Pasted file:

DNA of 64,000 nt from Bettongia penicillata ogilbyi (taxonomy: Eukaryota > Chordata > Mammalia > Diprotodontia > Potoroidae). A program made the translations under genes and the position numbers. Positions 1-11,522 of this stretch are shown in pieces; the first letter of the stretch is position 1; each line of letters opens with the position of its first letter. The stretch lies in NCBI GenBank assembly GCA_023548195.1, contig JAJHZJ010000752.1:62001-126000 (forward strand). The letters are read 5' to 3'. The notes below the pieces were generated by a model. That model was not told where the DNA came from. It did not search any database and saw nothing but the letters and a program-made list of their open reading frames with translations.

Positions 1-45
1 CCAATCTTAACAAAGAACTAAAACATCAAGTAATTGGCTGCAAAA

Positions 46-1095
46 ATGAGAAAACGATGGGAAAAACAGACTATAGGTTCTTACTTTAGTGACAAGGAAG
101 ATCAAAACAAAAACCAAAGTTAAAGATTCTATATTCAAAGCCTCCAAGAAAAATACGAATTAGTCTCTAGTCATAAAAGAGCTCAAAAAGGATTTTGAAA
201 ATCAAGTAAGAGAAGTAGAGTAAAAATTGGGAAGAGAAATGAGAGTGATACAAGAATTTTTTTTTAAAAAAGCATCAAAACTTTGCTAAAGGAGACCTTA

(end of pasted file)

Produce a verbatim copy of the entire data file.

DNA of 64,000 nt from Bettongia penicillata ogilbyi (taxonomy: Eukaryota > Chordata > Mammalia > Diprotodontia > Potoroidae). A program made the translations under genes and the position numbers. Positions 1-11,522 of this stretch are shown in pieces; the first letter of the stretch is position 1; each line of letters opens with the position of its first letter. The stretch lies in NCBI GenBank assembly GCA_023548195.1, contig JAJHZJ010000752.1:62001-126000 (forward strand). The letters are read 5' to 3'. The notes below the pieces were generated by a model. That model was not told where the DNA came from. It did not search any database and saw nothing but the letters and a program-made list of their open reading frames with translations.

Positions 1-45
1 CCAATCTTAACAAAGAACTAAAACATCAAGTAATTGGCTGCAAAA

Positions 46-1095
46 ATGAGAAAACGATGGGAAAAACAGACTATAGGTTCTTACTTTAGTGACAAGGAAG
101 ATCAAAACAAAAACCAAAGTTAAAGATTCTATATTCAAAGCCTCCAAGAAAAATACGAATTAGTCTCTAGTCATAAAAGAGCTCAAAAAGGATTTTGAAA
201 ATCAAGTAAGAGAAGTAGAGTAAAAATTGGGAAGAGAAATGAGAGTGATACAAGAATTTTTTTTTAAAAAAGCATCAAAACTTTGCTAAAGGAGACCTTA